As far as highways go, this one in South Korea is relatively smooth. No serious potholes or pavement cracks, but plenty of little bumps and divots. The newly unveiled Genesis GV80 SUV easily absorbs these imperfections, and so the only disruption inside the minimalist, seven-seat cabin is a whisper of wind noise. Notably missing from the acoustic picture is rushing air’s stalwart companion, roaring tires.
Usually, if you can’t hear the rolling rubber, it’s because your automaker made all sorts of microscopic suspension and sound-deadening adjustments, and worked with the tire manufacturer to tweak everything from the tire’s compound to its tread design. These standard approaches have their limits. No amount of tuning can account for every type of surface a car can encounter, and replacement tires rarely match the original rubber. Moreover, traditional sound-deadening moves are often nixed in the name of weight reduction to aid fuel economy or battery range.
The GV80 is silent, though, thanks to a flexible, digital solution that Genesis, Hyundai’s luxury arm, decided to call Road Noise Active Noise Control. Noise-canceling systems are already fair common in luxury cars (as well as in headphones). Typically, they use microphones in the cabin to capture ambient noise, which a processor then uses to generate a constant “opposite” sound wave that is pumped through the car’s stereo speakers.
But, according to Hyundai, these are mostly good for muting steadily running engines. Tire noise varies more from mile to mile and at different speeds. It demands a smarter system.
“We have multiple microphones in each of the wheel wells,” says Albert Biermann, who leads R&D at Hyundai. His team also deployed vibration-calculated accelerometers, amplifiers, and a digital signal processor to analyze the complete signals. The system distributes the cancelation sound through the car’s speakers. Each seat receives a dedicated signal tailored to what the car’s interior mics detect at each position. “You need a lot of calculating power to reduce the noise, since the system responds to the unique acoustic signature of each tire, even as that signature changes over the tire’s life,” Biermann says.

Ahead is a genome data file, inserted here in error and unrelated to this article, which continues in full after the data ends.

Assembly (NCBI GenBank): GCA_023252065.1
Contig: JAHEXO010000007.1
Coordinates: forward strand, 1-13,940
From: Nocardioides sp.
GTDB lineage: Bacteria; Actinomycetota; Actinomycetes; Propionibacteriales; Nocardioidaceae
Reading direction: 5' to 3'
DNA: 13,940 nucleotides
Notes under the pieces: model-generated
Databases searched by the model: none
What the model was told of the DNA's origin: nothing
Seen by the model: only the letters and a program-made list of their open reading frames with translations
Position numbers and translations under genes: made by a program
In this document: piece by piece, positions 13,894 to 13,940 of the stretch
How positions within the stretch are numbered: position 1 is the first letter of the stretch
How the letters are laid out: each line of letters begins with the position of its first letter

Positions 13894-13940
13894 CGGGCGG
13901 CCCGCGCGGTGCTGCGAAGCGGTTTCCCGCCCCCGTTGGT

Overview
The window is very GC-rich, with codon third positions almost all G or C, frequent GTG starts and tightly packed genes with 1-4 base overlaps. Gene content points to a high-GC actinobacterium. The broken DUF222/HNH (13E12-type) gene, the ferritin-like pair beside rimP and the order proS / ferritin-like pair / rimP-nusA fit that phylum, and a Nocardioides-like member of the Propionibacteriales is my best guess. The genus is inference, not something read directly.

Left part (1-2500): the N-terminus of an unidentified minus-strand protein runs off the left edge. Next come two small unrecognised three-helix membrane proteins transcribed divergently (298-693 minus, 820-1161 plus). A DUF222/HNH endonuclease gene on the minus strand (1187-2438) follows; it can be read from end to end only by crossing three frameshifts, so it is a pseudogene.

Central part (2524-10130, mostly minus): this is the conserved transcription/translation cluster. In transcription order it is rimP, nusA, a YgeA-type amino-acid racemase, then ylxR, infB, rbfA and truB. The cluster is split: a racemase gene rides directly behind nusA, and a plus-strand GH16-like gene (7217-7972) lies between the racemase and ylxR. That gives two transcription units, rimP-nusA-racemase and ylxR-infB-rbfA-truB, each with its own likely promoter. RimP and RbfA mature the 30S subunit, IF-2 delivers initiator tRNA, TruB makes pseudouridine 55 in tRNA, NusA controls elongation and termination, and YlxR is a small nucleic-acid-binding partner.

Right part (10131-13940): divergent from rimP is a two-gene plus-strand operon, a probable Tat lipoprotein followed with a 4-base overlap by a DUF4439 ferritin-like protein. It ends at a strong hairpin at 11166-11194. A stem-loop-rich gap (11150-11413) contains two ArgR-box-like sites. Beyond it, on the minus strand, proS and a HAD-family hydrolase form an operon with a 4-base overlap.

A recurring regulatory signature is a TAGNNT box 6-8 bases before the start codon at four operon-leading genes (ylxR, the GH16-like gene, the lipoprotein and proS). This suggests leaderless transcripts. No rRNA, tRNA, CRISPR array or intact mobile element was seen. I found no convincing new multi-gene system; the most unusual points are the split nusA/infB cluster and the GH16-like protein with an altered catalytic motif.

Hyundai says the system cuts in-cabin noise in half, by 3 decibels. I wasn’t able to try it with the system deactivated, but those estimates seemed accurate in the hour on the highway I spent in the GV80, at different speeds and in different seats.
Controlling noise will only become more important as Genesis moves to launch its first electric car, a battery-powered sedan. Without the rumbling of an engine, people in EVs can detect road and wind noise at 40 mph, compared with 60 mph in conventional cars, according to Hyundai. Expect to see the new car on dealer lots in 2021—but don’t expect to hear it.
More Great WIRED Stories